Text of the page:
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Pres safe tableforumwa_stateaug23_blewett


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Pres safe tableforumwa_stateaug23_blewett

  1. 1. Immigrants and Coverage Affordable Care ActLynn A. Blewett, PhDProfessor and DirectorState Health Access Data Assistance Center (SHADAC)University of MinnesotaSafe Table Forum: Health Care Access forImmigrants in Washington StateAugust 23, 2012 Funded by a grant from the Robert Wood Johnson Foundation 1
  2. 2. Overview• Citizenship/Immigrant Definitions• Estimates of foreign-born in the U.S. by type of immigration status – US and WA• Impact of Affordable Care Act coverage expansions• Implication for state policy and local safetynet programs 2
  3. 3. Some definitionsLegally-Resident ImmigrantsLegal Permanent Resident Noncitizen, legally -Has authorization to work inor Legal Alien admitted U.S. (Green Card holders) -Married to US citizenAsylees/Refugees Noncitizen, legally -Admitted for fear of prosecution admitted in home countryNon-ImmigrantsNon-Citizen Temporary Noncitizen, temporary -Travelers, business people,Immigrants visitor, legally admitted students, othersNon-Legal ImmigrantsUnauthorized (non-legal) Noncitizen, no legal -Entered with no or falseAlien authorization documents -0verstayed temp visa 3
  4. 4. A few more definitions…..• Natural-born citizen: someone born in the U.S. or born to U.S. citizen parent (s) living in another country• A naturalized citizen: someone born in a foreign country, but took a series of steps and was granted citizenship. – Has been a legal resident of the U.S. at least 5 yrs. – Is age 18 or older – Has knowledge of the English language and history of the U.S. naturalized citizens have all the rights and responsibilities of a U.S. citizen, except are barred from serving as President or Vice President 4
  5. 5. US Population by Citizenship Status and an ACA preview = Foreign Born Citizens Non-Citizens Legal 5 yr. Immigrants Ban, HIX Full U.S.-Born citizens ACABenefits Non- Immigrants No Benefits Non-Legal Immigrants Naturalized citizens 5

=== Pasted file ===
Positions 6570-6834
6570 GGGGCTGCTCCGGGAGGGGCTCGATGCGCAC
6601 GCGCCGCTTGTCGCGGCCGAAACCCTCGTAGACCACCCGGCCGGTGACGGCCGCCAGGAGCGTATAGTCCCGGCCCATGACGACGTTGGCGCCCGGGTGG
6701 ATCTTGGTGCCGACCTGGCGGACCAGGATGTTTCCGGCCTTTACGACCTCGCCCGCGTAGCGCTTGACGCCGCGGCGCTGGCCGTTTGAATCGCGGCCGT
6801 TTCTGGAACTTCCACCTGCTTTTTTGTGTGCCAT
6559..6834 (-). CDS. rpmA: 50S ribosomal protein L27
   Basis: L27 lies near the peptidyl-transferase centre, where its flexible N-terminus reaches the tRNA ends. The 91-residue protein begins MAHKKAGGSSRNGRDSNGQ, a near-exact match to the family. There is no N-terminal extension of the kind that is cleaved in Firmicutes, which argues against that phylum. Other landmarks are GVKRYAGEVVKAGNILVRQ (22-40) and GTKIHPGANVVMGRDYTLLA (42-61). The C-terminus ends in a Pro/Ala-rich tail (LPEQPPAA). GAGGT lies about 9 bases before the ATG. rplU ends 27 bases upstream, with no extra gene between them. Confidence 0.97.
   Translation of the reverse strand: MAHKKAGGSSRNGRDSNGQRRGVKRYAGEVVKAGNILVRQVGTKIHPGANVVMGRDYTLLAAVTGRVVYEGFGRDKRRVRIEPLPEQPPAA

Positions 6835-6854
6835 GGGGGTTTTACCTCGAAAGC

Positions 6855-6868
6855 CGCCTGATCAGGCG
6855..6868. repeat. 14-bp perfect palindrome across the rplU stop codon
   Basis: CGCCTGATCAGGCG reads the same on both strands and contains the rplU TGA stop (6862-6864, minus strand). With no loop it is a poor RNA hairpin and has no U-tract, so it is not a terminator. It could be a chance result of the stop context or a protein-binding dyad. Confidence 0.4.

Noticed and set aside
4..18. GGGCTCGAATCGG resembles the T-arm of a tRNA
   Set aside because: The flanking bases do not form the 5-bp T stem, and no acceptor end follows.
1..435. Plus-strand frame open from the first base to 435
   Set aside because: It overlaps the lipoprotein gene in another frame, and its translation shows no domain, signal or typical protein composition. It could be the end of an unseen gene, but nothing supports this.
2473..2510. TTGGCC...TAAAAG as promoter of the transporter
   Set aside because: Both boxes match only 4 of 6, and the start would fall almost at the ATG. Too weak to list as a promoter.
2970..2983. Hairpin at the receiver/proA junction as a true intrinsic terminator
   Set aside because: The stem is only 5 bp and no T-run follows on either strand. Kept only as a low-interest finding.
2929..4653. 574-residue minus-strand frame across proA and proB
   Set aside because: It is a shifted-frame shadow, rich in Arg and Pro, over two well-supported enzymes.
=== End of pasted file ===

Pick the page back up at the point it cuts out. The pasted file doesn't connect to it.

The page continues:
6. 6. Foreign-Born Persons in the US(2010, in millions) Naturalized Citizens 14.9 Legal Alien 12.4 Temp Residents, 1.7 Non-Legal 11.2 Foreign Born = 40.2 million US-Born Citizen = 265.8 million Source: Pew-Hispanic Center Feb 1, 2011 6
  7. 7. Percent of Non-Elderly Adults who were ForeignBorn, 2010Source: SHADAC analysis of data from the ACS, 2012 7
  8. 8. Percent of Non-Elderly Adults who were Non- Citizens, 2010Source: SHADAC analysis of data from the ACS, 2012 8
  9. 9. Washington State 9
  10. 10. Non-Elderly Adults (age 19-65) by Citizenship Status, Washington State 2010 Foreign Non-Citizen Born Immigrants Naturalized 9.3% Citizens 7.2% U.S.-Born Citizens 83.5%Source: American Community Survey as analyzed by SHADAC , 2010 10
  11. 11. Characteristics of Non-Elderly Adults (age19 to 64) State of Washington 2010 U.S. Born Citizens Foreign Born Non-Citizens Citizens Total 3,504,939 303,154 388,610 Percent 83.5% 7.2% 9.3% Age 19 to 25 15.9% 7.8% 17.0% 26 to 34 18.9% 16.6% 29.3% 35 to 44 20.3% 26.9% 28.6% 45 to 54 23.8% 27.1% 16.5% 55 to 64 21.1% 21.6% 8.5% Race/Ethnicity Hispanic 5.3% 16.8% 46.6% White non-Hispanic 84.3% 24.8% 21.9% Black Alone non-Hispanic 3.1% 5.4% 3.9% Asian Alone non-Hispanic 2.0% 49.5% 25.8% Multiple/Other non-Hispanic 5.3% 3.4% 1.9%Source: Estimates based on analysis of American Community Survey by SHADAC 2012 11
  12. 12. Characteristics of Non-Elderly Adults (age19 to 64) Washington State 2010 U.S. Born Citizens Foreign Born Non-Citizens Citizens Educational Attainment <High School 6.5% 15.2% 35.2% High School 24.1% 19.2% 22.0% Some College 39.8% 31.7% 17.9% College of More 29.7% 33.8% 24.9% Income 0-138 FPG 23.8% 19.5% 43.0% 139-200 FPG 8.5% 10.0% 13.5% 201-400 FPG 26.3% 29.3% 20.4% 400+ FPG 41.4% 41.3% 23.1% Employment Status Full-Time 60.0% 64.4% 54.3% Part-Time 23.0% 22.8% 30.2% Not working 17.0% 12.8% 15.5%Source: American Community Survey as analyzed by SHADAC, 2010. 12